With a changing and growing movement, many are declaring that there are right and wrong ways of doing things. We are getting so hung up on the specifics and our own ideas of what a makerspace SHOULD be, that we’re losing the sight of the big picture. We worry far too much about the stuff.
The Maker Movement in schools is exploding. It’s exciting to see so many schools starting makerspaces and offering students opportunities to express their creativity. But with this explosion also comes the desire to focus too much on the STUFF and not on the EXPERIENCE.
In my post on AASL Knowledge Quest, I share my ideas on the stuff you do and do not need to create a makerspace. Spoiler alert: It’s not about what stuff you should buy.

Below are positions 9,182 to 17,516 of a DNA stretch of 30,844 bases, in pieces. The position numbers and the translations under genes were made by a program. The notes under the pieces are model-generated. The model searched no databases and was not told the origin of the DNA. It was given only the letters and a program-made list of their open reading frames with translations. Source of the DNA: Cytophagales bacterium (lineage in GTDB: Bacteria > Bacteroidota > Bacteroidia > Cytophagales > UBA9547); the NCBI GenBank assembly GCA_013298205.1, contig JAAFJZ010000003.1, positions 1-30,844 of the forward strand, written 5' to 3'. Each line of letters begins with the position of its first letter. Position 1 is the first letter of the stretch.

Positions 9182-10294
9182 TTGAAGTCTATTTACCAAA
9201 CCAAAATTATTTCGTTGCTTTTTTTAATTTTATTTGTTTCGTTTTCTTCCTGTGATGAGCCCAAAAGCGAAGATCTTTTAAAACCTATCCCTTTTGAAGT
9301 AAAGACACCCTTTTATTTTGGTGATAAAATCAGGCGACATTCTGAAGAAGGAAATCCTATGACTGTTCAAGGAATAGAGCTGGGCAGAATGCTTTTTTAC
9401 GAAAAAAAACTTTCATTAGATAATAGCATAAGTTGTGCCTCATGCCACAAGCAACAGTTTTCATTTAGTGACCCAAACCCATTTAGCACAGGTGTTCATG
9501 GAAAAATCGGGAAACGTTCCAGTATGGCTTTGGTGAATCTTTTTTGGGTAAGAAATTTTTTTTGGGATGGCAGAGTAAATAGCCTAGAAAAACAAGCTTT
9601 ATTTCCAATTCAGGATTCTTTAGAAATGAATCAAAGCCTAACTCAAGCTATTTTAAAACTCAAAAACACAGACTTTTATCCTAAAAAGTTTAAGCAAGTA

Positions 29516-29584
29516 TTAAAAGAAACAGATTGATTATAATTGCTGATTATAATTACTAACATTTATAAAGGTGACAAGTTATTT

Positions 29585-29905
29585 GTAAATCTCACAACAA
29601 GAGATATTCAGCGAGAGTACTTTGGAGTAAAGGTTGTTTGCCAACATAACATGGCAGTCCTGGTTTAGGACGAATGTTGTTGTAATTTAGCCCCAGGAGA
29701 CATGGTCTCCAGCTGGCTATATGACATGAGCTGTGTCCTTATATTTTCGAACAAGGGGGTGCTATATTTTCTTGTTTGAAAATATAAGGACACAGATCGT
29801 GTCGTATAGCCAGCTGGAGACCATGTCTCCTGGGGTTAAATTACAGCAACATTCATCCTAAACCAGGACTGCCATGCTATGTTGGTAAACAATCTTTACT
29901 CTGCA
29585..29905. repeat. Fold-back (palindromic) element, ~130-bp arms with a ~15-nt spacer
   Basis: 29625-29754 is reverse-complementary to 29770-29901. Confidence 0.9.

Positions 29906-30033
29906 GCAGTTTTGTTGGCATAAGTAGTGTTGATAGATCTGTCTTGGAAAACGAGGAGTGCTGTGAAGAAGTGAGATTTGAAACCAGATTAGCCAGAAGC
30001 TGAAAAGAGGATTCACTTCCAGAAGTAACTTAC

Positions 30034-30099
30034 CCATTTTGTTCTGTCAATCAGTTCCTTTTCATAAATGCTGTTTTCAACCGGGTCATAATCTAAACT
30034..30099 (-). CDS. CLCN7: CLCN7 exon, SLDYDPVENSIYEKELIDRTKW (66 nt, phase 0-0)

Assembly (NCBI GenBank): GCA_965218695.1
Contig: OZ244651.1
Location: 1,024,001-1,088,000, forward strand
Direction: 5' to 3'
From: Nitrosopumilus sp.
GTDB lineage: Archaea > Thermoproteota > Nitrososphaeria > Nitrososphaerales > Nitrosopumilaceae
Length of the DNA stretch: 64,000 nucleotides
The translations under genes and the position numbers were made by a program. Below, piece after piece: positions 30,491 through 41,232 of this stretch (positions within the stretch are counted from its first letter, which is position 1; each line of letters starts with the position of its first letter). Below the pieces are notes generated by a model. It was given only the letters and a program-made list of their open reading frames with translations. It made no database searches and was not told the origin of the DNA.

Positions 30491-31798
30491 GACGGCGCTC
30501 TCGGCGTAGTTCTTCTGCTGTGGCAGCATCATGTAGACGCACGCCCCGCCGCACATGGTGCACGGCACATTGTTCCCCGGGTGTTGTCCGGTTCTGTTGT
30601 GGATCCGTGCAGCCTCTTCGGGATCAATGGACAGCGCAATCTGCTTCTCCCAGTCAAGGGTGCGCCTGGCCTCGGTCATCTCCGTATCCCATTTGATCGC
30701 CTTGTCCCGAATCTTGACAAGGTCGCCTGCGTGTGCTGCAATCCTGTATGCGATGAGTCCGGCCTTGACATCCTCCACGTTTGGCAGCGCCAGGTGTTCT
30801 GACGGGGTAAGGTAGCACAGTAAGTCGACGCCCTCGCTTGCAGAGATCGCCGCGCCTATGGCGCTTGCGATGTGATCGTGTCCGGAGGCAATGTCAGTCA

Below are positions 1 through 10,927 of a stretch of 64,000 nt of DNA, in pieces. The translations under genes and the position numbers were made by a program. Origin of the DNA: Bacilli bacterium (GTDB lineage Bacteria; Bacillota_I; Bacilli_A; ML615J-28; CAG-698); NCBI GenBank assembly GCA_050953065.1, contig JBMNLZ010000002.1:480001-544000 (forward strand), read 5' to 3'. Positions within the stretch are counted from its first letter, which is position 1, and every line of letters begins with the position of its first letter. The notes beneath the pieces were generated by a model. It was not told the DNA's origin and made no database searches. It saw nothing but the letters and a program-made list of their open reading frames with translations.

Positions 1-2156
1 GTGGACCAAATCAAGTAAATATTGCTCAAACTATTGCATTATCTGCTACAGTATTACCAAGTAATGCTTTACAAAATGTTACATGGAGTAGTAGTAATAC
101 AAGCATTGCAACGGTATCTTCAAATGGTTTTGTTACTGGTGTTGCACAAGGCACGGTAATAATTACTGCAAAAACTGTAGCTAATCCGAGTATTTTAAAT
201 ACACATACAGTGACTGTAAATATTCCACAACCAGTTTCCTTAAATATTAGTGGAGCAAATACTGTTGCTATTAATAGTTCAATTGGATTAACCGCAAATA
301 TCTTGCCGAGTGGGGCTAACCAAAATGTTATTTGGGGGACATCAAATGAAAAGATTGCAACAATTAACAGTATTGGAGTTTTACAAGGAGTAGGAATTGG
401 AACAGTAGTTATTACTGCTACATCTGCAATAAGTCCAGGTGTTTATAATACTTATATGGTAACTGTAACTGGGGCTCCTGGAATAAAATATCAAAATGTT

Someone once told me my makerspace at Stewart wasn’t a REAL makerspace because there were no power tools. They were missing the point.
The stuff is there to create the experiences, but stuff alone does not make an effective makerspace. There are so many more elements, in particular, a maker culture, that are far more critical for an effective makerspace.
Click on over to read more about what you REALLY need to create a makerspace.
PS: Want to learn even more about creating a maker culture in your school? Check out my book, Challenge Based Learning in the School Library Makerspace, that’s AVAILABLE NOW 🙂
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